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Thread: Is Valve's Steam antithetical to Linux and the very core of the open source spirit?

  1. #31
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    Default D'accord

    Quote Originally Posted by Gps4l View Post
    To quote the guys from Croteam ( serious sam 3 )
    With steam coming to Linux, all our problems are solved, and we will make a Linux version of our game.

    Before steam both nvidia and amd were not interested in making rely good Linux drivers.

    Unlike some of the free software guys ( movie revolution OS) I prefer good software over free software.

    One of the reasons why I am so happy with Valve, is that they want the games to run as good on Linux as on windows.
    No compromise.
    To achieve this, they need amd and nvidia and intel too.

    its only since steam I suddenly see the amd drivers improve.
    Quite right. An just once, AMD did released a new blob with a relese note. Imagine that !!

  2. #32
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    The premise behind OP is horribly flawed: without Steam, a good share of future users will run Windows, an operating system "antithetical to Linux and the very core of the open source spirit".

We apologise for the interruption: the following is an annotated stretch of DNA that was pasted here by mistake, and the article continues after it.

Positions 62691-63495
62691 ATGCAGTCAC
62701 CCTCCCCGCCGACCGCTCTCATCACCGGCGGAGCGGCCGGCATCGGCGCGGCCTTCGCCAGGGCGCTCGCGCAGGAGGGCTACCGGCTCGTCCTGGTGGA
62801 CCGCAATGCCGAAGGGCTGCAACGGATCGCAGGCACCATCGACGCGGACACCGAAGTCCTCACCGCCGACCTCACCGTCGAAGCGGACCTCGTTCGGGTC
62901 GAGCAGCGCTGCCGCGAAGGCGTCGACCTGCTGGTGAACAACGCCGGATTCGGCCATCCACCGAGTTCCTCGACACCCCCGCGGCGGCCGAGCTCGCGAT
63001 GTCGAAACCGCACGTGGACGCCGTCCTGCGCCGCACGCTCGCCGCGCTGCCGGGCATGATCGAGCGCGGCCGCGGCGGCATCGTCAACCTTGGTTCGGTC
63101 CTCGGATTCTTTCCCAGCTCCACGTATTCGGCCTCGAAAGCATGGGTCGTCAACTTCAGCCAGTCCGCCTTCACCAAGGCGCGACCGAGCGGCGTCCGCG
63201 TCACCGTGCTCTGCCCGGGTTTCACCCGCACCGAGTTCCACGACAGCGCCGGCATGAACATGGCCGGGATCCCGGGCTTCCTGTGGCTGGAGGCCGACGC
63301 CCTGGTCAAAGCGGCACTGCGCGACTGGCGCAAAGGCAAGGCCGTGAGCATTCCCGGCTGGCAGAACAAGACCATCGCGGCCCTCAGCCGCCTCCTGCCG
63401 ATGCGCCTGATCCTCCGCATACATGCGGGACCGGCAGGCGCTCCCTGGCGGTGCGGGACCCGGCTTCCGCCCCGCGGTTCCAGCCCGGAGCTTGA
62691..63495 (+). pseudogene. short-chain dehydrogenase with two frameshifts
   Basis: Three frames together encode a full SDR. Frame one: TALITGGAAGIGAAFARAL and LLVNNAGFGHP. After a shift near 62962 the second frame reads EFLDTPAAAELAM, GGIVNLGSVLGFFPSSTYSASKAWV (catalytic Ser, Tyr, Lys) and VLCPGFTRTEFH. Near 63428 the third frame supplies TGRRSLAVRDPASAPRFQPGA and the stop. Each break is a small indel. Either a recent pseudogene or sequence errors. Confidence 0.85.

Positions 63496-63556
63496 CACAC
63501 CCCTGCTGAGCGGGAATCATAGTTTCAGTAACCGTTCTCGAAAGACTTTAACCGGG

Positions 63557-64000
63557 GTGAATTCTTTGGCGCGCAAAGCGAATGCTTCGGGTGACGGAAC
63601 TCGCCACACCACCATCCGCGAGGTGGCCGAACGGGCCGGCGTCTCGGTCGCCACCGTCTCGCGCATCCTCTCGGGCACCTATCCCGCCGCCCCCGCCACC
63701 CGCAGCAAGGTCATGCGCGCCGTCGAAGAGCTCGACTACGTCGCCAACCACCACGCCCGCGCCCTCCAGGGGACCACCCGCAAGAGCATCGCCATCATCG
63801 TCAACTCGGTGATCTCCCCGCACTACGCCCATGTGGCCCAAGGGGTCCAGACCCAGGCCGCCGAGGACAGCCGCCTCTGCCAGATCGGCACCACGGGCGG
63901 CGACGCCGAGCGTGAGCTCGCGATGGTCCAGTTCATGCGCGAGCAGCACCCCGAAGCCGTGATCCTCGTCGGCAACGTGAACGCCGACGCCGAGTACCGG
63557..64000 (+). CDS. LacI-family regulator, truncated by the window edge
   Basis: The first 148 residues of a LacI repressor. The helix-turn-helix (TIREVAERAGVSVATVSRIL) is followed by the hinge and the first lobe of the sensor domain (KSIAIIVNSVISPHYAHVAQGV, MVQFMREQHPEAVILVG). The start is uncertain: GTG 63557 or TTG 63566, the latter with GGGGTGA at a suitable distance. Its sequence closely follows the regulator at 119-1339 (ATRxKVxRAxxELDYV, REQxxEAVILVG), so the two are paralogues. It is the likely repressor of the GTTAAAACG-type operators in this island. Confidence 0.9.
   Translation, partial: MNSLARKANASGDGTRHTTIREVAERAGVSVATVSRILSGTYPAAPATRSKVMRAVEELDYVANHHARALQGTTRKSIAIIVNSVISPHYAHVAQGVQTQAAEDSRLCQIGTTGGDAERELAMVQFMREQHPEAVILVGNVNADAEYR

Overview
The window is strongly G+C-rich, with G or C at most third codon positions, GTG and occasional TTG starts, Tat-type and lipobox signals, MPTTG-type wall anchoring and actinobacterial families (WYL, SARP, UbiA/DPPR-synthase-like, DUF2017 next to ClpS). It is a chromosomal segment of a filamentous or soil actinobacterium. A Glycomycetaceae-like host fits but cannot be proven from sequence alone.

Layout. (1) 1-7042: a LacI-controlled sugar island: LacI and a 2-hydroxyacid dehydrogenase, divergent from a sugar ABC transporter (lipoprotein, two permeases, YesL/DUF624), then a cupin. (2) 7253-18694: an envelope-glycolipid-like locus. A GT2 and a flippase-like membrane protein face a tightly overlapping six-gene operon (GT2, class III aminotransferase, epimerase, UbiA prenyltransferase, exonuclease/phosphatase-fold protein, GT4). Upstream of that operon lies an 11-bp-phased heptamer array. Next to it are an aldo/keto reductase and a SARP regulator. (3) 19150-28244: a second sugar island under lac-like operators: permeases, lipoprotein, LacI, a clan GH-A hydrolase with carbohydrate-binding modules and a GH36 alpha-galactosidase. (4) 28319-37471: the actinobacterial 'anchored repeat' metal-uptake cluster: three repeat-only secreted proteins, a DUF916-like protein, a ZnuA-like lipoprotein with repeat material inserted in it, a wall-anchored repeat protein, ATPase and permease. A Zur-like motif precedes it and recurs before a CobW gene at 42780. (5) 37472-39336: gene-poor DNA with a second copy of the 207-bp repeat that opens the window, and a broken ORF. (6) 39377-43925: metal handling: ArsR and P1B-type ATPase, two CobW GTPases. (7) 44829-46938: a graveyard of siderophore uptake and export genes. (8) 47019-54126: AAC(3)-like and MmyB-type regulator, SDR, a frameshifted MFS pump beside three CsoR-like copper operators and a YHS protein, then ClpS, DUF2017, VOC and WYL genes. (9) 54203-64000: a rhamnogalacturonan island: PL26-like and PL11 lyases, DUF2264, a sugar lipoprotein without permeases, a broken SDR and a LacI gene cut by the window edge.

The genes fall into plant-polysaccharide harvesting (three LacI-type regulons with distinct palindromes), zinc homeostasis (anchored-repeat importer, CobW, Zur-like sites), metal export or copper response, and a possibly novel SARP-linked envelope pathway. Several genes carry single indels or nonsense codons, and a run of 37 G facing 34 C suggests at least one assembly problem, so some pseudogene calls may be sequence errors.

So please, give me a break.

  3. #33
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    Quote Originally Posted by Alejandro Nova View Post
    The premise behind OP is horribly flawed: without Steam, a good share of future users will run Windows, an operating system "antithetical to Linux and the very core of the open source spirit".

    So please, give me a break.
    This is the main retort. People are excited about Steam because it's a popular brand and bandwagon and lends credible popularity, even if it isn't doing anything interesting technologically and even if it isn't principled and expects to take a large share of revenues without logical justification. Those sound like weak reasons to support it and strong reasons to oppose it.

  4. #34
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    Quote Originally Posted by peppercats View Post
    If you don't like it, don't use it.
    With most regular apps software, that is how it works. Individuals use it or they don't and that's how it is.

    With Steam, I sense that there is a larger group mindset saying, "no matter what game it is, no matter who made it, this service is the rightful center of gaming, this is where everyone should be buying their games through and where developers need to distribute through."

    I want to discourage that type of coercion.

  5. #35
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    Quote Originally Posted by DanLamb View Post
    With most regular apps software, that is how it works. Individuals use it or they don't and that's how it is.

    With Steam, I sense that there is a larger group mindset saying, "no matter what game it is, no matter who made it, this service is the rightful center of gaming, this is where everyone should be buying their games through and where developers need to distribute through."